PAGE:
That’s a mouthful. But the thrust of the new policy is that appropriate steps to make streets safe need to be taken throughout the planning, programming, design, construction and operation phases of any road project. But the reach of the city’s law is even greater than that:
The Transportation Department, the Department of Public Works, the Department of Economic & Community Development, the Chattanooga-Hamilton County Regional Planning Agency, and other relevant departments, agencies, or committees will review and modify current city standards, including but not limited to subdivision regulations, zoning codes and ordinances, to ensure that they effectively implement Complete Streets principles; and such groups shall incorporate Complete Streets principles into all future planning documents, manuals, design standards, checklists, decision – trees, rules, regulations, programs, neighborhood redevelopment projects, and other appropriate endeavors.
Moreover, the ordinance directs the city to “foster partnerships” with jurisdictions at every level to “develop facilities and accommodations that further the City’s Complete Streets policy.” It directs transportation officials to identify “current and potential future sources of funding” for complete street improvements. And this well-thought out legislation also mandates the development of performance measures and the publication of a “periodic report” to Council showing the city’s progress. Bravo!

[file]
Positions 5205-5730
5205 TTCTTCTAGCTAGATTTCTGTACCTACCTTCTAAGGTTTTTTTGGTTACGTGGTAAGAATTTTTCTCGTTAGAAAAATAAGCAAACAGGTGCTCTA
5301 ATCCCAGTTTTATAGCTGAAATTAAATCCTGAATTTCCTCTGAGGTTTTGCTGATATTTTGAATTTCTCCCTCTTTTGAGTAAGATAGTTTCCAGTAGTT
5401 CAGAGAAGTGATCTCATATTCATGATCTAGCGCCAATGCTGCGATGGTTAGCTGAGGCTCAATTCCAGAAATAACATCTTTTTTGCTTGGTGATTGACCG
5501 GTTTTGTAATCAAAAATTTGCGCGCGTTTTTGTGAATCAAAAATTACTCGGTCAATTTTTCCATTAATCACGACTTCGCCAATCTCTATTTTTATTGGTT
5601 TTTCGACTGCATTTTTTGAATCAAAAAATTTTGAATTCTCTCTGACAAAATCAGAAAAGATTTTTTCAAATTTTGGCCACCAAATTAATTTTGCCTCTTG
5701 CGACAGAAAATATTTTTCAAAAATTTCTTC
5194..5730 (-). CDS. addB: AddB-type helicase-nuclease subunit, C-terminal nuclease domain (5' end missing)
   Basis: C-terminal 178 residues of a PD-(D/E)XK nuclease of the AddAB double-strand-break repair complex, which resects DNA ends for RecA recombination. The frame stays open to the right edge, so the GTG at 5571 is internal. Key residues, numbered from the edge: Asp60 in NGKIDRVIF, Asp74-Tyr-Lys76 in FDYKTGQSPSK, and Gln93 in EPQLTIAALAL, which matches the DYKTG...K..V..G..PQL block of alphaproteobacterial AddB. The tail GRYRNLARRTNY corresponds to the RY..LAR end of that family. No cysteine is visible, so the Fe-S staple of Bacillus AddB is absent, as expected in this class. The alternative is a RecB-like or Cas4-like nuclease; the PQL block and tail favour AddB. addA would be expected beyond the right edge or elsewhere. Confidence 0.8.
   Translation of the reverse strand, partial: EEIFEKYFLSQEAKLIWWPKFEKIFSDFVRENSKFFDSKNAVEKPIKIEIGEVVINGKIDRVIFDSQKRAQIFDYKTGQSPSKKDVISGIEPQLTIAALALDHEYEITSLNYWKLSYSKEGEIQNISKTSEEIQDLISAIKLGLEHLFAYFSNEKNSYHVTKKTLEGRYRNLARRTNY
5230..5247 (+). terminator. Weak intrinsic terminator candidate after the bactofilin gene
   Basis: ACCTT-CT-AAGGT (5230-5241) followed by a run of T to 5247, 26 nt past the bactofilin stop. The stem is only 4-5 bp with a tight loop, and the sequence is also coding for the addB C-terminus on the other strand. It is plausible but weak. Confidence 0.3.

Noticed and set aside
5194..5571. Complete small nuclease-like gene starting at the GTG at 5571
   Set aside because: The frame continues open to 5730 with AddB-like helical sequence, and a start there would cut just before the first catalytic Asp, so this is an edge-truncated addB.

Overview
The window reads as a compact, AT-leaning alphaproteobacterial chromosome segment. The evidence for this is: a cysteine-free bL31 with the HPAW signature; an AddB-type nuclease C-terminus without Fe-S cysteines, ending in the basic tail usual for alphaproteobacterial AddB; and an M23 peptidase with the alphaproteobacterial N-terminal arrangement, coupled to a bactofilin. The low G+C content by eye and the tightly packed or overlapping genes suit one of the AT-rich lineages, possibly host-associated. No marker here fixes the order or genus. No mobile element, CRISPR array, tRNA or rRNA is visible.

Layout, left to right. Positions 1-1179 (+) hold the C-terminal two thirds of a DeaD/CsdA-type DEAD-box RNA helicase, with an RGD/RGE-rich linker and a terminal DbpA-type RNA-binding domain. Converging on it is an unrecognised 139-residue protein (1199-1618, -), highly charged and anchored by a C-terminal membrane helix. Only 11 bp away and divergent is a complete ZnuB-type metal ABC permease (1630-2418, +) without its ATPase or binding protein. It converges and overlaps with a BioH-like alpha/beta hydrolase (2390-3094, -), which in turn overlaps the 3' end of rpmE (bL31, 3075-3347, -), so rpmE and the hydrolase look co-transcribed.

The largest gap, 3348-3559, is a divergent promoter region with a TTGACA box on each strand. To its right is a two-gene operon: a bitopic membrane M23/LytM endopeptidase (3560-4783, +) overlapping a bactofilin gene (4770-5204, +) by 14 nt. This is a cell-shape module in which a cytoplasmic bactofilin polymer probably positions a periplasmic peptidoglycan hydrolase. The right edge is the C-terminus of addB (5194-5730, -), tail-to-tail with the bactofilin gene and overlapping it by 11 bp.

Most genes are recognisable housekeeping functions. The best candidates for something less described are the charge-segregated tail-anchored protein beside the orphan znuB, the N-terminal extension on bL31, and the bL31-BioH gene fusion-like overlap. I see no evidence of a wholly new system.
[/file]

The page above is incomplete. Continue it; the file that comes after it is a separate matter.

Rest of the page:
Policy is key, of course, but standards matter too. The new Chattanooga ordinance takes the step that we’d like to see every transportation-planning jurisdiction embrace: the rejection of the outmoded AASHTO design manual in favor of the NAACTO guide when formalizing design and construction standards.
The new policy should greatly improve a major corridor like Broad Street downtown, which connects key destinations but today is little more than a motor vehicle thoroughfare. Add complete streets (visualized at right) and turn folks loose with the city’s bike share program, Bike Chattanooga, and you’ve got the recipe for a two-wheeled urban renaissance.
The city is banking on it. And that makes us proud; we knew Chattanooga back when it was something of a cultural backwater. No more a backwater: it’s all growed up! Now with 1 gigabit broadband, bike share, online ride-safe tips and soon a complete streets policy, this formerly-provincial city has upped its competitive game. Not bad for the 4th largest city in Tennessee! How long before the ‘Nooga becomes its own brand?
Time for a Mobility Coordinator in Beverly Hills
Beverly Hills has taken none of those steps. It’s time for us to up our game. Thankfully good models for safe streets policymaking are out there…if only our policymakers would embrace the effort. Here is what complete streets could look like for Beverly Drive, by the way: